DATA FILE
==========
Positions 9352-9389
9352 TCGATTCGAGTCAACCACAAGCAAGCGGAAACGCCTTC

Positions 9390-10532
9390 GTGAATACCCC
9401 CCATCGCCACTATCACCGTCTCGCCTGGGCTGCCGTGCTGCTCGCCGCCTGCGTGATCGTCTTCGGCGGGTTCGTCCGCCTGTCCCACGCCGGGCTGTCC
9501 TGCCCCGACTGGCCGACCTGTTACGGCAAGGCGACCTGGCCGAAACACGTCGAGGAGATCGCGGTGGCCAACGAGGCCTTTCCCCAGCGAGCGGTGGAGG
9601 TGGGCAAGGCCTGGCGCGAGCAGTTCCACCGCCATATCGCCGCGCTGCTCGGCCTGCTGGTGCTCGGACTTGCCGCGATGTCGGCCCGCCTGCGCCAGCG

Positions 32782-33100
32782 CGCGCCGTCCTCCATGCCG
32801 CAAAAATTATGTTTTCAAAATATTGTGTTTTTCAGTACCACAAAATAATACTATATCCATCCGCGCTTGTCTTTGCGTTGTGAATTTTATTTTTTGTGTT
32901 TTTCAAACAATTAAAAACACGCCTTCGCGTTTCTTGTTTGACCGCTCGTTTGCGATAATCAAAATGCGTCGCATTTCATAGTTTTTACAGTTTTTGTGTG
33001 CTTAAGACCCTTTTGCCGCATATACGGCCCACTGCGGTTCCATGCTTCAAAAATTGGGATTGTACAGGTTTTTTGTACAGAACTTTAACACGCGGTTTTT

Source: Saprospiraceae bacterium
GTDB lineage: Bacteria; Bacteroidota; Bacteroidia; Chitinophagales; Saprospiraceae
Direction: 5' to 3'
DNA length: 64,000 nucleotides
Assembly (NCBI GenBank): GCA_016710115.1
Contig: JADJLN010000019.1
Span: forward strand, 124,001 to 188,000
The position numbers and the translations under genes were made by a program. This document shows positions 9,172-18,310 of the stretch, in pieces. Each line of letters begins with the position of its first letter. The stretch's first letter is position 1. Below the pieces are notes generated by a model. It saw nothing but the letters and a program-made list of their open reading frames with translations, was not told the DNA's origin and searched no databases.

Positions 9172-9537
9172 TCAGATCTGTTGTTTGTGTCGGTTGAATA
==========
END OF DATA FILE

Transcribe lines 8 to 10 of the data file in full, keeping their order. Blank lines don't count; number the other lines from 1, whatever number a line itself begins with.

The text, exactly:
Positions 32782-33100
32782 CGCGCCGTCCTCCATGCCG
32801 CAAAAATTATGTTTTCAAAATATTGTGTTTTTCAGTACCACAAAATAATACTATATCCATCCGCGCTTGTCTTTGCGTTGTGAATTTTATTTTTTGTGTT